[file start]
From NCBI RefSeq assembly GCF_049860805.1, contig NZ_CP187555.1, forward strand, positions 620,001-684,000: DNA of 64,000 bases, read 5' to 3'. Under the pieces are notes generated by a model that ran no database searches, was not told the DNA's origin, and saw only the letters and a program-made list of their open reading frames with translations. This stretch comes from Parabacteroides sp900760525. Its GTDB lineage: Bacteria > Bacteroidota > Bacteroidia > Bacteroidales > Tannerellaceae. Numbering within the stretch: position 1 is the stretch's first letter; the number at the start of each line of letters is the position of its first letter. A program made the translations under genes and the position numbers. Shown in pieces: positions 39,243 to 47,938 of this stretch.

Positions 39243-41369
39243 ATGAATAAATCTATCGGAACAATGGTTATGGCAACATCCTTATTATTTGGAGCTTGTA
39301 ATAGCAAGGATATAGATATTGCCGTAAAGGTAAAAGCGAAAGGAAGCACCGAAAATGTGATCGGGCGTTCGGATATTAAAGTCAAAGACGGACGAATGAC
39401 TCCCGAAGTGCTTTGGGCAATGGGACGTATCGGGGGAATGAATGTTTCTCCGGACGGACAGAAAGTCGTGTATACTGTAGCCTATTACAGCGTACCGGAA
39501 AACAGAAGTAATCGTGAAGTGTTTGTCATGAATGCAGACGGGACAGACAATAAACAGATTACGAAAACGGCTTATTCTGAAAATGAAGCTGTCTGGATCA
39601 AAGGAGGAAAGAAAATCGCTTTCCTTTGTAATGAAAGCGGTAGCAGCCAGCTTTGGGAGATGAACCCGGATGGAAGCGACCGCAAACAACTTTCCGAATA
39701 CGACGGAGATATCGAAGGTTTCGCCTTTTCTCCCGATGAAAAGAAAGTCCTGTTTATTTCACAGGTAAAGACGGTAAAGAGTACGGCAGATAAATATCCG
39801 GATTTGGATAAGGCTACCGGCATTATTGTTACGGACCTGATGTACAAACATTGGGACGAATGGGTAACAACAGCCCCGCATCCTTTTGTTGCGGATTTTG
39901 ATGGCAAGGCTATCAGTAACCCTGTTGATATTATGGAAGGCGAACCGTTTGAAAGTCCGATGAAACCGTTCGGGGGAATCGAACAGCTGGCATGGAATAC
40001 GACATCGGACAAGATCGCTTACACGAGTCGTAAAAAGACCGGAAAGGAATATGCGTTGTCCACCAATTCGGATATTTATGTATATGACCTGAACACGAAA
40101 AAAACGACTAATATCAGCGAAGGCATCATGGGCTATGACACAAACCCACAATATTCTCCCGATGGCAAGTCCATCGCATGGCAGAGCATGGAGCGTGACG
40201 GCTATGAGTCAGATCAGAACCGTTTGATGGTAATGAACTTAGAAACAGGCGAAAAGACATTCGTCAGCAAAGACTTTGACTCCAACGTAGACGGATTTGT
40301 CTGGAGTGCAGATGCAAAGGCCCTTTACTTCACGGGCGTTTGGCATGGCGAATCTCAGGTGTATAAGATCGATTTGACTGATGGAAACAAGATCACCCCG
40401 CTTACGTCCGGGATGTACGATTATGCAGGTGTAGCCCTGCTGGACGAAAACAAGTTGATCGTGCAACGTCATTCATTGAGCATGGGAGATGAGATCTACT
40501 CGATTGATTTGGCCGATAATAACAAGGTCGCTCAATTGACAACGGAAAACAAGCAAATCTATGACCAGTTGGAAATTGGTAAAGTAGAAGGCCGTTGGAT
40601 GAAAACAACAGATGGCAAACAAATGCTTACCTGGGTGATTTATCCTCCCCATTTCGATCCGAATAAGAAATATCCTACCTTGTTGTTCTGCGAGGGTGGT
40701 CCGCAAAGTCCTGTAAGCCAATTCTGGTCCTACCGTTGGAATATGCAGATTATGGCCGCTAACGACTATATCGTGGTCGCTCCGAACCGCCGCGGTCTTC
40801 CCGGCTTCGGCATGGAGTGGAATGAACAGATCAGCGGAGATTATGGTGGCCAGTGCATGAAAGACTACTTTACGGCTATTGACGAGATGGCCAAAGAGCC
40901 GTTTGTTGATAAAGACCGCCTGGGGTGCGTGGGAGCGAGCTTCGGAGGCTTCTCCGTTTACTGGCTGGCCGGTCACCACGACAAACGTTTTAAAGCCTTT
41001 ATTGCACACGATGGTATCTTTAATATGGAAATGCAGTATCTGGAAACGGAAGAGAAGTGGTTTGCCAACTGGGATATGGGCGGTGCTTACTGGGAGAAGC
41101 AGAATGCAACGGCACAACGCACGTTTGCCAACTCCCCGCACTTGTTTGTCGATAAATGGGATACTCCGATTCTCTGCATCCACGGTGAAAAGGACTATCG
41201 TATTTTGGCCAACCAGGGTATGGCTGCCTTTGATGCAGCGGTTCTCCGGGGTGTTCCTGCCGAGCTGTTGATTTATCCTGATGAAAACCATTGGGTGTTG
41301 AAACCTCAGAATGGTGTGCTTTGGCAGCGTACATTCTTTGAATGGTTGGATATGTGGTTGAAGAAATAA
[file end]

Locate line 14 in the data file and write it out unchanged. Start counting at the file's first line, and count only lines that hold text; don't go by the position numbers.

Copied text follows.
40301 CTGGAGTGCAGATGCAAAGGCCCTTTACTTCACGGGCGTTTGGCATGGCGAATCTCAGGTGTATAAGATCGATTTGACTGATGGAAACAAGATCACCCCG